Letting it Go

by Anthemos Georgiades

There are various lessons I could have discussed here regarding the UX tests I ran for my startup Zumper. But, instead, I am going to focus on one challenge that these tests created for me: my ability – or lack thereof – to let my own opinions and intuitions drop.

In the three lean tests that I ran, two of them confirmed something I had suspected. The third one however did not. In my ‘banner’ test, I tested (1) the price users thought a standard bed frame was worth, under three different themes of page banners and then (2) if the user could actually remember the site’s name after use. I found that what I considered to be the most ‘boring’ white and grey banner drove the highest price estimations from users and beat our other two banners hands-down on brand recollection.

I had actually only included this ‘boring’ banner in the lean test as a control. My hypothesis had been that our green banner would drive the best engagement given that this was the predominant color of our beta site’s previous look and feel. But the users that took this test did not necessarily know or care about that. In fact, to eliminate any bias from the test, I had consciously told users that this was a random furniture website (with a fake brand Penrose.com in the top left corner). This had no relationship to Zumper so the users were truly just giving their intuitive feel.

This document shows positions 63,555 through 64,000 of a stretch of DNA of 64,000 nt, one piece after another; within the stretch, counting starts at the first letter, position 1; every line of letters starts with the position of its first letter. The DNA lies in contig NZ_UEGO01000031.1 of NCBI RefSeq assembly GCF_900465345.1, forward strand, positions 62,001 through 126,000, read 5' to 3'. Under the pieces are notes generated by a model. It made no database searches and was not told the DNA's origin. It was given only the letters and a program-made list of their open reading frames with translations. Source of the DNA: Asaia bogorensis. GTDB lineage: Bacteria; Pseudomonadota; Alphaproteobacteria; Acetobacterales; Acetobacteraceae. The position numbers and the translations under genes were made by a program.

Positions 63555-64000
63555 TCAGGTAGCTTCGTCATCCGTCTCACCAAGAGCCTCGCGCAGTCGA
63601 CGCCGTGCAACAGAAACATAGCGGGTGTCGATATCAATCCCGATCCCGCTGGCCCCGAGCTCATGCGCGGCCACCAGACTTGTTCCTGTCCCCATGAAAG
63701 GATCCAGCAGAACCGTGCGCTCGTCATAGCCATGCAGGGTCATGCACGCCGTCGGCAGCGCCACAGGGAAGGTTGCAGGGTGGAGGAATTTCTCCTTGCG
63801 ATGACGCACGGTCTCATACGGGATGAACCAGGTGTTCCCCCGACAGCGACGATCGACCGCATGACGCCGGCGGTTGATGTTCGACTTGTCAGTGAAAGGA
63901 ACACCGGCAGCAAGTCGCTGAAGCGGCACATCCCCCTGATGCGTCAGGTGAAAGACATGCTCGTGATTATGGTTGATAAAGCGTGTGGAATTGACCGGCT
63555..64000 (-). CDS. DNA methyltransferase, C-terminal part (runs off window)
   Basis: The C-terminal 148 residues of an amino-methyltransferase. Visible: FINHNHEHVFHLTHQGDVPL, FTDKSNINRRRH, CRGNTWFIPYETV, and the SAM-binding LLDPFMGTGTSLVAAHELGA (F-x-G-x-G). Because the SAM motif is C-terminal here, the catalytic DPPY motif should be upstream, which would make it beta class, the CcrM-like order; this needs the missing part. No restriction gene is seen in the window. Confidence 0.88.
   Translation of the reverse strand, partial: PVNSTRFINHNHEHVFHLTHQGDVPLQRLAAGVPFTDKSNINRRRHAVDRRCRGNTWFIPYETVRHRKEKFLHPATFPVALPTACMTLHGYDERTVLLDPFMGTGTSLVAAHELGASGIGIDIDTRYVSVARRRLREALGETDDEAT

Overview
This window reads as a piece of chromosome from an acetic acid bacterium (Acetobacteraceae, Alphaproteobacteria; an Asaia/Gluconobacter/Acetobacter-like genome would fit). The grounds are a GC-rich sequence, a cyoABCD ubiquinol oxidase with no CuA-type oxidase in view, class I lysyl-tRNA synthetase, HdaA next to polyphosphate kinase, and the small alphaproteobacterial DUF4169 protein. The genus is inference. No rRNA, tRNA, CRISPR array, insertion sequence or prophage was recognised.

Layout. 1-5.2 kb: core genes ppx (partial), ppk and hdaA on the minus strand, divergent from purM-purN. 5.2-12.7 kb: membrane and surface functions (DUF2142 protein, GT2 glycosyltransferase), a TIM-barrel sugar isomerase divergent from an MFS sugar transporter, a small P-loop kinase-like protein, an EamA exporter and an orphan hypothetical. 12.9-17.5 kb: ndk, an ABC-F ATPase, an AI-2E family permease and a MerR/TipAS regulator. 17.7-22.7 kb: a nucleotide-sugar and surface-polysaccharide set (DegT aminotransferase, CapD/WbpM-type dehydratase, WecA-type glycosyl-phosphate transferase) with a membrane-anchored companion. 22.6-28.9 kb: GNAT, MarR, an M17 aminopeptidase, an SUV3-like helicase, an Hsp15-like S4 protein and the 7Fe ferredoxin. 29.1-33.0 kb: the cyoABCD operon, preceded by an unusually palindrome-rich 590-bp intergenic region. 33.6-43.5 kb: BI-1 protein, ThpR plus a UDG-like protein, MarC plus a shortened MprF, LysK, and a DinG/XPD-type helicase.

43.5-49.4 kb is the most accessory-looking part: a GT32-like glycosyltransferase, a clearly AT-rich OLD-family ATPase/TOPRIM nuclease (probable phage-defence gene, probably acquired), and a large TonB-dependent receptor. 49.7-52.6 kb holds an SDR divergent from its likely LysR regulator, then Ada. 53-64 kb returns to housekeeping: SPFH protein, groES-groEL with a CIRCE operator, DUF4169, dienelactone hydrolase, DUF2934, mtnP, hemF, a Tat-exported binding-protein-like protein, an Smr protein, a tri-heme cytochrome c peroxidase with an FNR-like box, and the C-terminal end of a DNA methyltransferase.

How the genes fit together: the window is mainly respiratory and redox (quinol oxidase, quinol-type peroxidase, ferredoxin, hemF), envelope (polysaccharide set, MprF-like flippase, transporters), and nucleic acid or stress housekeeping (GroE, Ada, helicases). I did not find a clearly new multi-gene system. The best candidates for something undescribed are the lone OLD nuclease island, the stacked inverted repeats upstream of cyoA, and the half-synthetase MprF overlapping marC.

The results were personally very challenging and I am yet to overcome the following dilemma: the data suggest that a plain white and grey site banner might be the best option for Zumper as we design our new site; and yet I have known Zumper to have a ‘green’ feel for twelve months and it feels like an important part of the ‘soul’ of our company.

I am consequently still struggling to drop this green look and feel. Every lean book I’ve read talks about the need to be prepared to drop long-held assumptions. But, sitting here writing this, I’m still avoiding having to make this decision. Is it that I’m stubborn? Or that the lean books aren’t always right and that sometimes a CEO needs to go with their gut instinct?

I don’t know.

My advice to anyone reading this is simple: be prepared to be spectacularly wrong about assumptions that you have held dear for months, if not years! And, if you don’t change direction after seeing compelling data, be prepared to answer for it.

I don’t mean this to sound critical of such a decision. On the green banner decision, I suspect I may ultimately overrule the data. Often CEOs need to have a strong and intangible vision that can’t be distilled into a simple lean test. It’s just that, having seen persuasive data and then consciously rejected it, the same CEOs need to be even more certain that their vision is compelling and still relevant.


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